If a political event summons a figure of opinion, the most prominent one to emerge from seasons of Philippine duress can only be the pundit. By definition, a pundit is someone hired by a media outfit to lend one’s expertise to a topic. We already know how the anchor turns this so-called expert into a talking head in an interview that’s a sorry excuse for a conversation that will never take place. If the pundit’s appearance is a matter of occasion, how can his ideas even be of consequence?
Our current political situation has extended such figure’s screen time, rendering his insignificance permanent. If his eminence is what has become of that species of thinking called public intellect, what are the chances for commentary to become articulate again in this precarious phase of our vaunted complaints? What cultural condition may be opportune for the critic in a post-critical age to reclaim her relevance?
The word “pundit” is derived from the Sanskrit honorific “pandit,” a scholar esteemed for his Vedic insight into phenomena important to Indian civilization. If the intellectual norm in the public sphere of the subcontinent is the argumentative Indian, the pandit can rise above all manner of argument and crystallize an idea from a constellation of concepts, which includes how colonial language has unsuccessfully inserted into its vocabulary a condescension toward the organic intellect of gurus and sages.
Whenever French scholars translate the knowledge of their disciplines in their journalistic forays, they are conscious of an engagement auspiciously termed as “haute vulgarisation,” a rehearsal of academic thought across popular media to engage a general audience, assumed to be educated and less likely to be inimical to the difficulties of critical thinking. The popular may be aware of the populist, but this consciousness does not serve philistine interests.
Of course, we don’t need to subscribe to these models from post-colonial India and imperial France, but a history of public intellect in the Philippines must take into account how the closing of the Filipino mind, in an abrupt democracy after a long dictatorship, could only produce a parody of the critical impulse a most opinionated nation such as ours could have articulated, despite the aspirations of our English.
How does our habit of opinion evolve into a culture of argument? When that happens, would a pandit emerge to instruct pundits on the method of critique? How low must a haute vulgarisateur descend so as not to shame the rigors of producing knowledge? Why do we prefer interpretations of cultural practice which merely flatten the thickets of thought and feeling? Why must we shame transports of language so queer in their turns of phrase?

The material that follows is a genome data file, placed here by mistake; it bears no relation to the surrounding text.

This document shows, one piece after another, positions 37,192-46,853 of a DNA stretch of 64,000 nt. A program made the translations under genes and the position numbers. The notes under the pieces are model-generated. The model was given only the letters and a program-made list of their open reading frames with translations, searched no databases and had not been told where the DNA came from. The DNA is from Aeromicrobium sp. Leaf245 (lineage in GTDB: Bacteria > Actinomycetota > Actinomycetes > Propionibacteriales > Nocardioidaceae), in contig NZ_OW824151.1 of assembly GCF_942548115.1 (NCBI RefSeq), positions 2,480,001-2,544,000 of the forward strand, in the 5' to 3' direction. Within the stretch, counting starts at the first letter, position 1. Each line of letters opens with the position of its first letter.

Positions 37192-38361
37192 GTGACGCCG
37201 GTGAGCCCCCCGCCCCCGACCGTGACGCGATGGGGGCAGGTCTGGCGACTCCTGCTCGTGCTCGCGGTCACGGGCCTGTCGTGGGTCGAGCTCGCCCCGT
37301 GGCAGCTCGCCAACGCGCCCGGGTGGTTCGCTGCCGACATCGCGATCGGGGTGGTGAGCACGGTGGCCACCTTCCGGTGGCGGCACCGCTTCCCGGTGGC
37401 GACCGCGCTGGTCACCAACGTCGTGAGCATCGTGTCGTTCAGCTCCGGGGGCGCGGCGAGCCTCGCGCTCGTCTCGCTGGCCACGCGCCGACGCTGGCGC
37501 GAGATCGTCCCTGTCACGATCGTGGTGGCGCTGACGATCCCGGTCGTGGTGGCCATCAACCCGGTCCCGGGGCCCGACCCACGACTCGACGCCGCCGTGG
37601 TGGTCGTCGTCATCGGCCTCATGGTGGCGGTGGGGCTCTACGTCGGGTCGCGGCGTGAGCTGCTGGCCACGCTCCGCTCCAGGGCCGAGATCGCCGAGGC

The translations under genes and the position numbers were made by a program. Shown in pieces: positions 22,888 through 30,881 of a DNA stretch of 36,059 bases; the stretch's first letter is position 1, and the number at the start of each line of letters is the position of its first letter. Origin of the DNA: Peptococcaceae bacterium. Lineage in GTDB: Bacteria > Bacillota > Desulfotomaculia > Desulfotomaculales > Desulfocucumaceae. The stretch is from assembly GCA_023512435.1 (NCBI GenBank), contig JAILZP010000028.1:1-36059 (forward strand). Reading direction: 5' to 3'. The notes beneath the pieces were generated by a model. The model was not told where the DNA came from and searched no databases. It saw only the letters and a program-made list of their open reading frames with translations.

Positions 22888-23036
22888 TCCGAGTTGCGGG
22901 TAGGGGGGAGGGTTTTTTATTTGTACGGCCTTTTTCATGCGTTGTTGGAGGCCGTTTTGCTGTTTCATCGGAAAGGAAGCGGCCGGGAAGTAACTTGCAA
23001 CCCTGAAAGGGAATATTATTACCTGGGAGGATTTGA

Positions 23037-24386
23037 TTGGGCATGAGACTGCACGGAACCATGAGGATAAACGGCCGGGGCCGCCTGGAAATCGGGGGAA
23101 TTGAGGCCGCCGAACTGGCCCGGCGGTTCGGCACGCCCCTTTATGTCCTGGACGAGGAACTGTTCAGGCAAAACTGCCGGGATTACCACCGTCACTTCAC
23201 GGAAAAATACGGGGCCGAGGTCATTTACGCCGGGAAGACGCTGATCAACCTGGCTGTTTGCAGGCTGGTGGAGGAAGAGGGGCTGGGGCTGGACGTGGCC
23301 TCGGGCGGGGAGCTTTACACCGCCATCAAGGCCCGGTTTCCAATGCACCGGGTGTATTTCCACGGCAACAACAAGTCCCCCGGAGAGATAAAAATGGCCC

A brief genealogy of punditry must be narrated in this critique of Philippine public intellect.
The pundit’s native capacity may be academic, but the aura of mass media is so much more alluring. Many a scholar has been snared by the dreamwork of celebrity. As long as one is no longer an anonymous professor onscreen, never mind if one’s pretend interlocutor reduces one’s statements into soundbites. After all, it’s easy to run away with an idea colleagues deep in the archive and keen on the field are still struggling to enunciate.
This scholar shall return to his seminar, a few days after his televisual appearance, and he will be persuaded to alter his professorial style. He shall forget his close readings and cross-references. His lectures will be all about platitudes effortlessly sounding like political dissent.
The pundit is master of discourses facile and vapid. His students will of course repost his one-liners. Impression is aspect of entitlement. By the end of the semester, the university will have been betrayed. We should never expect our professor-pundit to recognize this farcical event. In his book, he has transformed both academe and broadcast. The will to simplify is heroic.
Professor S. Shankar of the University of Hawai’i at Mānoa has pointed out a second paradox to the philology of “pundit.” If it is indeed derived from the Sanskrit “pandit,” one must also be conscious of its Brahminic origins. How is this ironic?
The democratic aspirations of punditry are founded on a caste of mind that disperses the sensible, but only to a few who are believed to possess the priestly right to sacred knowledge. “Pundit” must circulate only because “pariah” can hardly deny the untouchability of others ultimately exterior to the university and the media which claim to recoup what has been ravaged among the market, the temple, and the state.
If the Dutertian era of political discourse has allowed the pundit and the pariah to come to head in our forlorn tropics, how should the prose of Philippine intellect allow the crisis between partisan classes be written, in order for politics, including its anarchic phase, to be intimate with the subaltern of our country, who are among us, but never with us, as we speak?
Like Juan Luna, we, too, turn to imperial Rome for a vision of the Philippine post-colony: Lumina pandit. Spread the light. Tenebrae pandit. Spread the darkness.
J. Pilapil Jacobo is a film critic.